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  8. #8
    Join Date
    Jun 2007
    Posts
    811
    I rigged up a couple of speaker stands with a board across them which had a small hole drilled in the middle. I stuck an eye dropped in the hole so now its fixed. Every drop will land in the same spot. Also the height is fixed so the time for each drop to hit is exactly the same. This will help you get your timing right. My camera is a Fuji S700. With macro setting (NOT super macro) the flash works. Using the settings I have mentioned your lighting will be consistant and correct for a distance of about 12 inches or so from your target. The shot I posted was shot using the settings I have mentioned. If you want to see more examples go to www.photo.net/photos/Bynx
    Last edited by Bynx; 05-20-2008 at 12:06 PM.

  9. #9
    Join Date
    Jun 2007
    Location
    Somerset, England
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    718
    With a flash a fast shutter speed isn't really needed, the flash freezes the motion. I've done all sorts of shots with water droplets, using the very basic set up of minipod for the camera, flashgun, dish of water, some food dye, and a dropper. It just takes time to get your timing to the right kind of level. Incidentally, I'm shooting with the 40D as well, so it's possible.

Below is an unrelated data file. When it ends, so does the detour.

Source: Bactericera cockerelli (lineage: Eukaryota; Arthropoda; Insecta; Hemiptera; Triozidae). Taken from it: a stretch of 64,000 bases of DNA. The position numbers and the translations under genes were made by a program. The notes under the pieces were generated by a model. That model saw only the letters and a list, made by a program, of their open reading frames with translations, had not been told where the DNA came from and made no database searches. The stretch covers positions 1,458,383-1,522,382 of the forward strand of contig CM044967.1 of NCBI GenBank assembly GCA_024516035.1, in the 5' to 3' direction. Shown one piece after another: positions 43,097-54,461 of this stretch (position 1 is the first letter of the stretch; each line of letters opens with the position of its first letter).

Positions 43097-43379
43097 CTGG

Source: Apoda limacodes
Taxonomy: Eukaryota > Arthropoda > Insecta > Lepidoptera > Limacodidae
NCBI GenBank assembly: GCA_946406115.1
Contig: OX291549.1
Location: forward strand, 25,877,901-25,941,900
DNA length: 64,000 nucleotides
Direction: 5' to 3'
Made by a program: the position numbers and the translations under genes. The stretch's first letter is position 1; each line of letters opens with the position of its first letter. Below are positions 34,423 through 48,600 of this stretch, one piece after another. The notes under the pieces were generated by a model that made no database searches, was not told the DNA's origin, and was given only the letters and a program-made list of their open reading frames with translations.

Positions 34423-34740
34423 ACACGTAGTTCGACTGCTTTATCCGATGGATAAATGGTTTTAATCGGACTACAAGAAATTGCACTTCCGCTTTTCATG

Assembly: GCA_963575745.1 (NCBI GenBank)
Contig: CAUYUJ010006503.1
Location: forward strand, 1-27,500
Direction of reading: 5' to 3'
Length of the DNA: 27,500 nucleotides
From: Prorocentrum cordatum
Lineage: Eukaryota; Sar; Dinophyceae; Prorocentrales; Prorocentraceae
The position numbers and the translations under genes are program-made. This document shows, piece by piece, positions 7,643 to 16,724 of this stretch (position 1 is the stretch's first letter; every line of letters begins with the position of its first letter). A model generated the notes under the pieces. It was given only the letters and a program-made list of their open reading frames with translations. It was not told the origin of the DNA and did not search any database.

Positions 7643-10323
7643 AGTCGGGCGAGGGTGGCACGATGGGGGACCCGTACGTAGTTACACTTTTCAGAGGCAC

Few examples of what can be done...Not the worlds best shots but you get the idea.





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  10. #10
    Join Date
    Jan 2006
    Location
    Windy Wyoming, USA
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    JC, I didn't know you wanted to take actual water drop shots? I thought it was objects falling in the water? It might not make much difference, I just thought you might need a faster shutter speed to capture it. Indeed you don't need a very fast shutter speed for water drop shots. The flash does the "freezing motion" for you. I took this photo at 1/160 sec with the onboard flash. You might try some much slower shutter speeds (1/125 or 1/320) and see what happens.
    P.S. The water drop thread has lots of information, including how to do an eyedropper setup.
    Last edited by toriaj; 05-20-2008 at 03:21 PM.
    Nikon D50, Nikkor 18-55mm, Nikkor 50mm 1.8, Sigma 70-300mm APO DG Macro, Tokina 12-24